Deciding what percentage will be based on the prior year’s withdrawal amount versus the percentage of the value of the portfolio is called deter- mining the “smoothing rule.” A typical smoothing rule used by endowments is 80/20, which indicates that 80 percent will be based upon the prior year’s with- drawal amount and 20 percent will be based on the current value of the portfolio. After running various scenarios, I prefer to use a 90/10 smoothing rule because it moderates the spending volatility a bit more in bear markets. Remember, if more is based upon the prior year’s withdrawal, the withdrawal amounts will vacillate less with the performance of the portfolio over the short term.
To illustrate the calculation of the endowment policy, I’ll use a four-year hypothetical example of a retiree who has a $1-million retirement portfolio and has chosen a 5-percent initial withdrawal rate with a 90/10 smoothing rule (table 2).
In Year 1, the 5-percent withdrawal rate times the $1-million portfolio value equals the first year withdrawal of $50,000. In Year 2, due to a bear market and the withdrawal of Year 1’s spending amount, the portfolio value has declined to $800,000. Applying the 90/10 smoothing rule, 90 percent of the prior year’s withdrawal ($50,000) equals $45,000 and 10 percent applied to the current portfolio value of $800,000 times the withdrawal rate of 5 percent equals $4,000 ($800,000 × 10% x 5% = $4,000). The $45,000 and $4,000 are added and grown by a cost of living adjustment (COLA) based upon the increase in the CPI, which in this example is 6 percent, which, when added, equals the withdrawal amount for the Year 2 of $51,940. This calculation is repeated each year that follows. Note the current withdrawal rate in row three equals an unnerving 8 percent in Year 3 due to the second year in a bear market, but is pulled back to 7 percent in Year 4 of the example. Also note in the last row the withdrawal increase (decrease) from the prior year differs from the change in the CPI because the investment portfolio was performing poorly and could not support any additional increase.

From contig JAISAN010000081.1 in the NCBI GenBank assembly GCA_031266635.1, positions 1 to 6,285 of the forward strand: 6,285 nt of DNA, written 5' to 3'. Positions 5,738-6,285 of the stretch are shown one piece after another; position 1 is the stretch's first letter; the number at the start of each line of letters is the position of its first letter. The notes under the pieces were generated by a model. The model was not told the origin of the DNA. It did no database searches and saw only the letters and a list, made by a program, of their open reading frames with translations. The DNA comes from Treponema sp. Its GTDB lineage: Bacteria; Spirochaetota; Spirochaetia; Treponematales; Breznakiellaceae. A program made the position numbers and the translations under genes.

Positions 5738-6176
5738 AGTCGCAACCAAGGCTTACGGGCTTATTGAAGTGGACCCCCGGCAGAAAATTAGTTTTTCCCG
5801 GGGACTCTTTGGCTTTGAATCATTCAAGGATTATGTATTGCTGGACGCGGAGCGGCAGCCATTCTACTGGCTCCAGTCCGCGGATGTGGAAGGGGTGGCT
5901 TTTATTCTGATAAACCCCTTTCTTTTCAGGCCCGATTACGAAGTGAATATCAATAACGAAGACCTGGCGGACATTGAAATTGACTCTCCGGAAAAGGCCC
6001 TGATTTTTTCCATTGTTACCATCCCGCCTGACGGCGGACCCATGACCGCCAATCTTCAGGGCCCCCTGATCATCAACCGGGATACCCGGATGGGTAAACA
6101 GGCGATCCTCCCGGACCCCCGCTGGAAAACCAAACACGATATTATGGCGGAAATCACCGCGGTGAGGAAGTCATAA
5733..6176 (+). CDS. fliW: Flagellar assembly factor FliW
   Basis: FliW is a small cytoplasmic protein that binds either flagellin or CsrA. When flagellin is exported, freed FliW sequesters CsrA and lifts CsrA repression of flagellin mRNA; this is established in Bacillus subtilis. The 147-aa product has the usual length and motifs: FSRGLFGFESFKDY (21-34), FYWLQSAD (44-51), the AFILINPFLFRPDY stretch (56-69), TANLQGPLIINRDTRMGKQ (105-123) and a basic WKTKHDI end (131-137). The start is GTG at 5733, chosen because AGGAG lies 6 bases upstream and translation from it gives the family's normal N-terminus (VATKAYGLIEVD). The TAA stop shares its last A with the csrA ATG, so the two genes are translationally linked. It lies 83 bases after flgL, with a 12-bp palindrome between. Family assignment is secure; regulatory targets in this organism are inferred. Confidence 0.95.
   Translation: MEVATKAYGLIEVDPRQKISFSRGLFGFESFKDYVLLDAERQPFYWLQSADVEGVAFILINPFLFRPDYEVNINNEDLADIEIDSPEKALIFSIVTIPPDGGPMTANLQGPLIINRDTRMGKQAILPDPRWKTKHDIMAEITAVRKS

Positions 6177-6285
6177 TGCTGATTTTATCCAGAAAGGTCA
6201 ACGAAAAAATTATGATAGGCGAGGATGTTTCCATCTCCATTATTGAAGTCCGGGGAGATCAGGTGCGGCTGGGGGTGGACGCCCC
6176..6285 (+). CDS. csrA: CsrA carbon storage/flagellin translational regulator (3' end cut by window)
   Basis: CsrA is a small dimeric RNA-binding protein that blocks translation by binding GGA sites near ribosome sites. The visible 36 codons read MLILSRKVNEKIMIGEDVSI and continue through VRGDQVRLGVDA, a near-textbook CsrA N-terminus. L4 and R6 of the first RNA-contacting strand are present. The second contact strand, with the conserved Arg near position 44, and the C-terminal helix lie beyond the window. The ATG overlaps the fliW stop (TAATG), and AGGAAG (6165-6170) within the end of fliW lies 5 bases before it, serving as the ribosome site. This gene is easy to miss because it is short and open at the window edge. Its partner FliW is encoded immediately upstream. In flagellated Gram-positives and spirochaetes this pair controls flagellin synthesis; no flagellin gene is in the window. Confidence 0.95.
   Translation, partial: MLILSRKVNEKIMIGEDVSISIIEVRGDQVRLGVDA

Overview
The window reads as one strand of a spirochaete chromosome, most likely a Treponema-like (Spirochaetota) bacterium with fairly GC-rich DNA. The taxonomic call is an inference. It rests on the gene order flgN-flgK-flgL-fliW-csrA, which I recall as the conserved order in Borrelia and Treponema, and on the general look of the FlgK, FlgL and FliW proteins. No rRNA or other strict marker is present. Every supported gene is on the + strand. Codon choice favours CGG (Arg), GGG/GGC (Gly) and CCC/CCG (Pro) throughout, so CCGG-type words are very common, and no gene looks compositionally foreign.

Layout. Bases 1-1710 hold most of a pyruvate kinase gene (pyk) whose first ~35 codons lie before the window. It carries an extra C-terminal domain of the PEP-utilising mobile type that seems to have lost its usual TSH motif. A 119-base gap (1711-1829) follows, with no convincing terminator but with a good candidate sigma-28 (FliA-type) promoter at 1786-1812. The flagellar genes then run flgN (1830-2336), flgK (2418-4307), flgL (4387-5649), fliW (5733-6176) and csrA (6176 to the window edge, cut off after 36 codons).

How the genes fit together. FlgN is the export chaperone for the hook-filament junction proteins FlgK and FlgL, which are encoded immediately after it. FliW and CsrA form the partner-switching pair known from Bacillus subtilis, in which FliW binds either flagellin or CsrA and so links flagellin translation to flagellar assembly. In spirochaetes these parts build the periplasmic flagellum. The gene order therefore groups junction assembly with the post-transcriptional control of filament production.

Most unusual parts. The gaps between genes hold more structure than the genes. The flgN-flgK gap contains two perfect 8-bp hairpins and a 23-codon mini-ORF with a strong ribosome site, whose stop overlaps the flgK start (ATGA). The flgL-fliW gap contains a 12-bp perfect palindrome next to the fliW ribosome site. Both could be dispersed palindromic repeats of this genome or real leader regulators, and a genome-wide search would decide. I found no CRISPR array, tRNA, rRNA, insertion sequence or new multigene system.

So let’s return to the 1973 and 2000 retirees and replace the lifestyle spend- ing policy with an endowment spending policy, while leaving the asset allocation unchanged. Figure 3 compares current withdrawal rates under the lifestyle and endowment spending policies for the two retirees.
The current withdrawal rates resulting from the use of an endowment policy with a 90/10 smoothing rule are more sustainable than the ever-rising rate that results from a lifestyle policy. Although the withdrawal rates have risen during the last three years, a positive change in the investment portfolio may return this rate to a lower level. Advancing the model for the 1973 retiree shows that with an endowment spending policy, the investment portfolio sustained a retirement for more than 30 years, versus the 21.5 years using the lifestyle policy.
Changing to an endowment policy also had a positive effect on preserving the real account values (post-inflation) after nine years for both retirement periods. Retaining this additional purchasing power adds some critical sustainability to the portfolios (table 3).